I’ve wangled my way into the Winter volume of this set of lovely anthologies – edited by the fabulous Melissa Harrison and out on Eliott and Thompson books. It’s off the back of some stuff I’ve been doing over at Some Small Corner and I couldn’t be happier. It’s only short, and it’s weird being alongside Coleridge, Gilbert White and Kathleen Jamie, but damn I’ll take it! Buy ten copies. Or one.
We all dream of escaping. If not in our waking lives, then subsumed, interred – to reappear in our dreamlives, in the whorls and ditches of landscapes where we run in the howling wind and hide. Hide. But imagine escaping as Anne Briggs did?
She was, by all accounts, a difficult creature, seemingly always already in the act of escaping: into unconsciousness, into the wreck of nature, into the sea. By 1973, leaving behind a small raft of recordings, she escaped fully – into the Hebridean blue, taking all that frail talent and running with it, into that same wind, into the far reaches of the north, deciding best to keep it buried: invisible, totemic – a Hadean lodestone for the curious, those seeking exaltation, beatitude.
Otheworldly is a horribly overused word, but in her recordings, and in this brief documentary it is how she comes across – a stranger, an eidolon, stripped bare by the gaze of the world. But the voice, the voice: that siteless, mapless expanse – there, there she is present, laughing into the void.
A thing I wrote in the New Forest for Some Small Corner.
The forest; a spot just off the road.
Aside from the odd distant car, it’s quiet, still.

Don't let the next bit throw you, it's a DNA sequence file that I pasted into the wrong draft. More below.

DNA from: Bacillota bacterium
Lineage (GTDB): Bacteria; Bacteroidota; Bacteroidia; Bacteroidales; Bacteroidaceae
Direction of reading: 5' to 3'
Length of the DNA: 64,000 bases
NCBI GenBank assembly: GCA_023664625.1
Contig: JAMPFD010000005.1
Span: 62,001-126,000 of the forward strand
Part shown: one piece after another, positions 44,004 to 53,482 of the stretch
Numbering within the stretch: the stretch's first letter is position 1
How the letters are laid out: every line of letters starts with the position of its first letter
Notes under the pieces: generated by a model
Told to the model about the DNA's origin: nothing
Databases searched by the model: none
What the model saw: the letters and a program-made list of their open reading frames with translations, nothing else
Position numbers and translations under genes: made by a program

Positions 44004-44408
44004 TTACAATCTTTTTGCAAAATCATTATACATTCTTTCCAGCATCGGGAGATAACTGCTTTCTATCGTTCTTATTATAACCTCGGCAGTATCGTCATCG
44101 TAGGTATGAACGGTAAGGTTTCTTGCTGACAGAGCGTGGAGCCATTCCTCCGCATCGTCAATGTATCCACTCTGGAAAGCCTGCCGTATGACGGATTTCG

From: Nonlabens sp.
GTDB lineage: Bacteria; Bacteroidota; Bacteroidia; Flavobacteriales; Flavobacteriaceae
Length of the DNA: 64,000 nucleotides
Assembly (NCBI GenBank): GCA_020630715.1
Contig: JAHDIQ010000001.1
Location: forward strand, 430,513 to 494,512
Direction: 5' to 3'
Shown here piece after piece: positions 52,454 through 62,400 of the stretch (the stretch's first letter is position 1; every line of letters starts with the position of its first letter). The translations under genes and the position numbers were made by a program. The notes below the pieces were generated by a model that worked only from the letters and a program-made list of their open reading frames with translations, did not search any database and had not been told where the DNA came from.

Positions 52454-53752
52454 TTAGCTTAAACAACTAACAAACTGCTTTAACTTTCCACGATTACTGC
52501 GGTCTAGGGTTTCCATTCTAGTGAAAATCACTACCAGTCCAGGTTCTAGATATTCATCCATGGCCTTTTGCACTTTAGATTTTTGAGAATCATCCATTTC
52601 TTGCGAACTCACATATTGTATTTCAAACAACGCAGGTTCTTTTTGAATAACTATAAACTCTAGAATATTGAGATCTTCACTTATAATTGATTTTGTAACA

The green is deep and various: moss, wild tussocky grass,
the trees in their last flush, the skirts of ferns.
On the heaths and moors, there is a breeze,
but here, sheltered, nothing moves, save for the odd blush
sighing in the oak crowns.
A nuthatch calls. Robins tick and scold.
In the middle distance, I think I hear a willow warbler –
my first of the year – homing for the warm south.
The last of the land’s held heat is dissipating;
the air bears the first rumours of the coming winter edges.
In my muggy oak-held hollow, I think of fires,
I think of night heavy against the windows,
and how days such as these are about gathering –
gathering light and the spaces in-between:
a store, a bulwark against the…
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You can’t beat English lawns. Our final hope
Is flat despair. Each morning therefore ere
I greet the office, through the weekday air,
Holding the holy roller at the slope
(The English fetish, not the Texas Pope)
Hither and thither on my toes with care
I roll ours flatter and flatter. Long, in prayer,
I grub for daisies at whose roots I grope.
Roll not the abdominal wall; the walls of Troy
Lead, since a plumb-line ordered, could destroy.
Roll rather, where no mole dare sap, the lawn,
And ne’er his tumuli shall tomb your brawn.
World, roll yourself, and bear your roller, soul,
As martyrs gridirons, when God calls the roll.
William Empson, 1928
How you became a poet’s a mystery!
Wherever did you get your talent from?
I say: I had two uncles, Joe and Harry-
one was a stammerer, the other dumb.